I too am a rare
Pattern. As I wander down
The garden paths.

My dress is richly figured,
And the train
Makes a pink and silver stain
On the gravel, and the thrift
Of the borders.
Just a plate of current fashion,
Tripping by in high-heeled, ribboned shoes.
Not a softness anywhere about me,
Only whalebone and brocade.
And I sink on a seat in the shade
Of a lime tree. For my passion
Wars against the stiff brocade.
The daffodils and squills
Flutter in the breeze
As they please.
And I weep;
For the lime-tree is in blossom
And one small flower has dropped upon my bosom.

And the plashing of waterdrops
In the marble fountain
Comes down the garden-paths.
The dripping never stops.
Underneath my stiffened gown
Is the softness of a woman bathing in a marble basin,
A basin in the midst of hedges grown
So thick, she cannot see her lover hiding,
But she guesses he is near,
And the sliding of the water
Seems the stroking of a dear
Hand upon her.
What is Summer in a fine brocaded gown!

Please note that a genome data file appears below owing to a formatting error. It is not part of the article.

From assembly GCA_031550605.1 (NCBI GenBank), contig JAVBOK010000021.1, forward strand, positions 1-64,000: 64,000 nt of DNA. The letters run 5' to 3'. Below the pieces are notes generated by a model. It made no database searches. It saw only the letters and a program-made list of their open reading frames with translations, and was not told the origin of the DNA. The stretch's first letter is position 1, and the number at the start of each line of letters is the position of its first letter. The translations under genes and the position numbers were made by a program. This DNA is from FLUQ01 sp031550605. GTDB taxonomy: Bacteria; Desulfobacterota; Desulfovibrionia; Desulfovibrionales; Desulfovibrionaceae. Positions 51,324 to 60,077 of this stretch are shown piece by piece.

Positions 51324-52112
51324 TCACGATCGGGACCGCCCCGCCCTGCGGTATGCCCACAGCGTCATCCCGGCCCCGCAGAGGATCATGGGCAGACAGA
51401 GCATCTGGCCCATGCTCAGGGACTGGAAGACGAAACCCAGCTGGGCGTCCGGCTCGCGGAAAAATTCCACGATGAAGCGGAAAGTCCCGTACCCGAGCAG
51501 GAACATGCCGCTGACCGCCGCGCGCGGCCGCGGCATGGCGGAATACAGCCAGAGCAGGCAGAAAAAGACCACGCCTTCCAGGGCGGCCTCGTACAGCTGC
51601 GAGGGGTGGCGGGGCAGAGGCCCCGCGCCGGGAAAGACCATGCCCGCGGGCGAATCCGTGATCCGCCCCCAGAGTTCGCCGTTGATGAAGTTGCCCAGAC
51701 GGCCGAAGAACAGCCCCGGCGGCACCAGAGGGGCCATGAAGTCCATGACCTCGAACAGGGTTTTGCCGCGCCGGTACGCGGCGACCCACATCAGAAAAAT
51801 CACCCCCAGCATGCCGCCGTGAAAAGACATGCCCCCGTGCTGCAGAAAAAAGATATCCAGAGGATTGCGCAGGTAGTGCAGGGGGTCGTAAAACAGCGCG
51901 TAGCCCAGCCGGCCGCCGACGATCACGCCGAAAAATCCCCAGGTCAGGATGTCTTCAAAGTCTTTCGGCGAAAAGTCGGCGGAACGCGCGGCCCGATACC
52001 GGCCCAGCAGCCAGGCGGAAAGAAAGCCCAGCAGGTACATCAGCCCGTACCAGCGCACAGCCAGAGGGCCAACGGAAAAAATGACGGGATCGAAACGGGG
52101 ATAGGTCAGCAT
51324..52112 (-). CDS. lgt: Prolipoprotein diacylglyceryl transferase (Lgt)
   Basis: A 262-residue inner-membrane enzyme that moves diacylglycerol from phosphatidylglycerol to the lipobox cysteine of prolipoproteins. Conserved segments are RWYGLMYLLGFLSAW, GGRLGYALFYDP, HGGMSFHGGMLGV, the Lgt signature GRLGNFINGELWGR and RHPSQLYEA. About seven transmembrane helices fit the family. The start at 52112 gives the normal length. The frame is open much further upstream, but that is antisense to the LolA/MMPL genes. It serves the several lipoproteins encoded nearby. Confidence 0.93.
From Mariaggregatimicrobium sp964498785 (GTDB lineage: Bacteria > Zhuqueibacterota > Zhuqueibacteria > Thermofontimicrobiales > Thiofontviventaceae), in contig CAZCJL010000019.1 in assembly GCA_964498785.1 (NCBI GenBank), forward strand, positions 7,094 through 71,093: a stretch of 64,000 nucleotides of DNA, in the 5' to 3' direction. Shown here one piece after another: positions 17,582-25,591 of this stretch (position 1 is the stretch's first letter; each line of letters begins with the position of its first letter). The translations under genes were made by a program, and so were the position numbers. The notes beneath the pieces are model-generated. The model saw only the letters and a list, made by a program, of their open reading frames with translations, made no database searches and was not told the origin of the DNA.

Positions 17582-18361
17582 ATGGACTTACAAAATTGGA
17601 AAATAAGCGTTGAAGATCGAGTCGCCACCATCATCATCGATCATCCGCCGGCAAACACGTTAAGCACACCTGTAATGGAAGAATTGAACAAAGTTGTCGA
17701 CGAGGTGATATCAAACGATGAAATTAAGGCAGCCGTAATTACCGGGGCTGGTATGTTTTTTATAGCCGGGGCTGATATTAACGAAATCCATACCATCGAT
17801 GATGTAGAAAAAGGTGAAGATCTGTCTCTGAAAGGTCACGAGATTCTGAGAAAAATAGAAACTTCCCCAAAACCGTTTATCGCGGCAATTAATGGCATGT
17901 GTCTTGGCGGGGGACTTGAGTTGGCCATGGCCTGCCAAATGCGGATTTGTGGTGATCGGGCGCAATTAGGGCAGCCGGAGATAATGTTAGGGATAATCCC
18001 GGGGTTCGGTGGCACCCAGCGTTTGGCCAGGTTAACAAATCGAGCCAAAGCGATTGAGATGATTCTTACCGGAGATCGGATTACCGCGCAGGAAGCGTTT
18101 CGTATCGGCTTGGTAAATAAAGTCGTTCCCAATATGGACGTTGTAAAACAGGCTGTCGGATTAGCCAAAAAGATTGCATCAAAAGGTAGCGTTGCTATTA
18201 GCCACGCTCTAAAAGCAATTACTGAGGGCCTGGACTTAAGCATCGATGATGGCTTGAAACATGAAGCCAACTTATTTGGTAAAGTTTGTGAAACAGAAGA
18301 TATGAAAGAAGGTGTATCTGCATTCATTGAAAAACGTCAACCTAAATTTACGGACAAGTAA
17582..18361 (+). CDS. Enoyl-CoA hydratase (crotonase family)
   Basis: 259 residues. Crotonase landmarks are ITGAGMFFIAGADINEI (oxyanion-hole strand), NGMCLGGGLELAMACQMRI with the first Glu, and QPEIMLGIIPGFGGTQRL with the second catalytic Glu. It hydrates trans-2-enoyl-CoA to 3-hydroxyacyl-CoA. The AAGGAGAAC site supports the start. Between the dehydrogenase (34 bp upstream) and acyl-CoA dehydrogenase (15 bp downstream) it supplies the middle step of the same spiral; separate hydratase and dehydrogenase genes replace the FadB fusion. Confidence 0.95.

I should like to see it lying in a heap upon the ground.
All the pink and silver crumpled up on the ground.

I would be the pink and silver as I ran along the paths,
And he would stumble after,
Bewildered by my laughter.
I should see the sun flashing from his sword-hilt and the buckles
on his shoes.
I would choose
To lead him in a maze along the patterned paths,
A bright and laughing maze for my heavy-booted lover,
Till he caught me in the shade,
And the buttons of his waistcoat bruised my body as he clasped me,
Aching, melting, unafraid.
With the shadows of the leaves and the sundrops,
And the plopping of the waterdrops,
All about us in the open afternoon --
I am very like to swoon
With the weight of this brocade,
For the sun sifts through the shade.

Underneath the fallen blossom
In my bosom,
Is a letter I have hid.
It was brought to me this morning by a rider from the Duke.
"Madam, we regret to inform you that Lord Hartwell
Died in action Thursday se'nnight."
As I read it in the white, morning sunlight,
The letters squirmed like snakes.
"Any answer, Madam," said my footman.
"No," I told him.
"See that the messenger takes some refreshment.
No, no answer."
And I walked into the garden,
Up and down the patterned paths,
In my stiff, correct brocade.
The blue and yellow flowers stood up proudly in the sun,
Each one.
I stood upright too,
Held rigid to the pattern
By the stiffness of my gown.
Up and down I walked,
Up and down.

In a month he would have been my husband.
In a month, here, underneath this lime,
We would have broke the pattern;
He for me, and I for him,
He as Colonel, I as Lady,
On this shady seat.
He had a whim
That sunlight carried blessing.
And I answered, "It shall be as you have said."
Now he is dead.

In Summer and in Winter I shall walk